The eastern United States national parks experience some of the worst visibility conditions in the nation. To study these conditions, the Southeastern Aerosol and Visibility Study (SEAVS) was undertaken to characterize the size-dependent composition, thermodynamic properties, and optical characteristics of the ambient atmospheric particles. It is a cooperative three-year study that is sponsored by the National Park Service and the Electric Power Research Institute and its member utilities. The field portion of the study was carried out from July 15 to August 25, 1995. The study design, instrumental configuration, and estimation of aerosol types from particle measurements is presented in a companion paper. In the companion paper, we compare measurements of scattering at ambient conditions and as functions of relative humidity to theoretical predictions of scattering. In this paper, we make similar comparisons, but using statistical techniques. Statistically derived specific scattering associated with sulfates suggest that a reasonable estimate of sulfate scattering can be arrived at by assuming nominal dry specific scattering and treating the aerosols as an external mixture with ammoniation of sulfate accounted for and by the use of Tang's growth curves to predict water absorption. However, the regressions suggest that the sulfate scattering may be underestimated by about 10%. Regression coefficients on organics, to within the statistical uncertainty of the model, suggest that a reasonable estimate of organic scattering is about 4.0 m2/g. A new analysis technique is presented, which does not rely on comparing measured to model estimates of scattering to evoke an understanding of ambient aerosol growth properties, but rather relies on measurements of scattering as a function of relative humidity to develop actual estimates of f(RH) curves. The estimates of the study average f(RH) curve for sulfates compares favorably with the theoretical f(RH) curve for ammonium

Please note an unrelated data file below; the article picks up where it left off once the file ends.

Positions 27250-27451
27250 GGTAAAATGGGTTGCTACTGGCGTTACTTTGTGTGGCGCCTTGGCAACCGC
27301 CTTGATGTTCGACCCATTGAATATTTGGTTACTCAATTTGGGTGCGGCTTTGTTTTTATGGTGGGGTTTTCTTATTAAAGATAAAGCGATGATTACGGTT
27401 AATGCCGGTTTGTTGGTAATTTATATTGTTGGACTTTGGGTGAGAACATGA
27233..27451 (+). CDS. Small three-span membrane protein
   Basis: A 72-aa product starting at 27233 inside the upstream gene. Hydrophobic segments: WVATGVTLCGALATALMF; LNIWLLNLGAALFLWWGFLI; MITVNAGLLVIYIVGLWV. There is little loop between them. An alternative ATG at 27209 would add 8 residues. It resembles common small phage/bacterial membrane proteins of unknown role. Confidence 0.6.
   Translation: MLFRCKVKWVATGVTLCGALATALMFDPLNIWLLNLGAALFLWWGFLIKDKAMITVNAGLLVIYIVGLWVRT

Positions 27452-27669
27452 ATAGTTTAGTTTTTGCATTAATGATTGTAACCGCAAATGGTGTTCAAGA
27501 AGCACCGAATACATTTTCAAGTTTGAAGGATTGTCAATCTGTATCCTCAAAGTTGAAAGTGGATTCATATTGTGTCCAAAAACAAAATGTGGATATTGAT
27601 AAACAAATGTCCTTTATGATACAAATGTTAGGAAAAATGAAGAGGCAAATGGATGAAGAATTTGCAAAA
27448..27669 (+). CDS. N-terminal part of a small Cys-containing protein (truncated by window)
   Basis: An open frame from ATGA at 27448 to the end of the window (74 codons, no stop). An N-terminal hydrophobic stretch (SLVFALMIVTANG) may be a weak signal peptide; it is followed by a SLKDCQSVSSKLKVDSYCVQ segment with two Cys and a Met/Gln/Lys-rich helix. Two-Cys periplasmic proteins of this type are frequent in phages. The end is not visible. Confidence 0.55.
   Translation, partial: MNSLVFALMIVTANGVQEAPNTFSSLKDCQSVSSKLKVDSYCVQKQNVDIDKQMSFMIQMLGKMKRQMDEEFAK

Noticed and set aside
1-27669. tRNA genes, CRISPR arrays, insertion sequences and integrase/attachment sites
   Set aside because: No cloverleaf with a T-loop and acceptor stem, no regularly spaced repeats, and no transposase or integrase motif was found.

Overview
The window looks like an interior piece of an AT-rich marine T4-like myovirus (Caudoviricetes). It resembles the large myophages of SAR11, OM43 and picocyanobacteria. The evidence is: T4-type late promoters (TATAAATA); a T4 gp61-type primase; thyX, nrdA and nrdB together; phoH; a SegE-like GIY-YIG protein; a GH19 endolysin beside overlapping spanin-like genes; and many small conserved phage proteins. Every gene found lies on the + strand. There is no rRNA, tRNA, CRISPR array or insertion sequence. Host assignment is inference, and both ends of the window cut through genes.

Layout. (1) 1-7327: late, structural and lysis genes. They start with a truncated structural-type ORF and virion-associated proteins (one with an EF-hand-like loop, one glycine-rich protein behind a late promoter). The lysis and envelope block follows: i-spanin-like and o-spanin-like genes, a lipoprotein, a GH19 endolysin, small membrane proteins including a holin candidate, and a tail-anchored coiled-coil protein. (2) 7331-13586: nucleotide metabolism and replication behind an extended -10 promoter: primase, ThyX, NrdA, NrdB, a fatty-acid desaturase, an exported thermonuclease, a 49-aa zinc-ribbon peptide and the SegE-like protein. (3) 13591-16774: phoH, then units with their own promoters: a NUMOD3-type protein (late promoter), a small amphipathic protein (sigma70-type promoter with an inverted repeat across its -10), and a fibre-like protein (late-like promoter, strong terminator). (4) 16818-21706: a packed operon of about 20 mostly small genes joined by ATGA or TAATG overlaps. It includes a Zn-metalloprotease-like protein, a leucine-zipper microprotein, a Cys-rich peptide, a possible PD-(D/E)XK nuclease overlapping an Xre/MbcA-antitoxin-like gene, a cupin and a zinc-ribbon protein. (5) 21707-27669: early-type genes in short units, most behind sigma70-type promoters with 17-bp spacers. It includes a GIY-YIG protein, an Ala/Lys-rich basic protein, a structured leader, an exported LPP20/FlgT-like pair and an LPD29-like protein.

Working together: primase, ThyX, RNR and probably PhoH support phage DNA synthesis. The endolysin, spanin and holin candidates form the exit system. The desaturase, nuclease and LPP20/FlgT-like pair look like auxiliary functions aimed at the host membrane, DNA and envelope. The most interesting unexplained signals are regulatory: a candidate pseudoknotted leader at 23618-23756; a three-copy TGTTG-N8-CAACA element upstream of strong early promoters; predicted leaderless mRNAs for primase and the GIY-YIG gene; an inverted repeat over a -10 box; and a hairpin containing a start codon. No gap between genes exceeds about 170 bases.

9. 40 CFR Appendix II to Part 86 - Temperature Schedules

    Code of Federal Regulations, 2014 CFR

    2014-07-01

    ... 40 Protection of Environment 19 2014-07-01 2014-07-01 false Temperature Schedules II Appendix II... to Part 86—Temperature Schedules (a) Ambient temperature cycle for the diurnal emission portion of the evaporative emission test (see § 86.133). Table I—Temperature Versus Time Sequence Use...

  10. Wound healing: part II. Clinical applications.

    PubMed

    Janis, Jeffrey; Harrison, Bridget

    2014-03-01

    Treatment of all wounds requires adequate wound bed preparation, beginning with irrigation and débridement. Complicated or chronic wounds may also require treatment adjuncts or specialized wound healing products. An extensive body of research and development has introduced novel wound healing therapies and scar management options. In this second of a two-part continuing medical education series on wound healing, the reader is offered an update on current wound healing technologies and recommendations for obtaining optimal outcomes.

  11. Calculation of broadband time histories of ground motion, Part II: Kinematic and dynamic modeling using theoretical Green's functions and comparison with the 1994 northridge earthquake

    USGS Publications Warehouse

    Hartzell, S.; Guatteri, Mariagiovanna; Mai, P.M.; Liu, P.-C.; Fisk, M. R.

    2005-01-01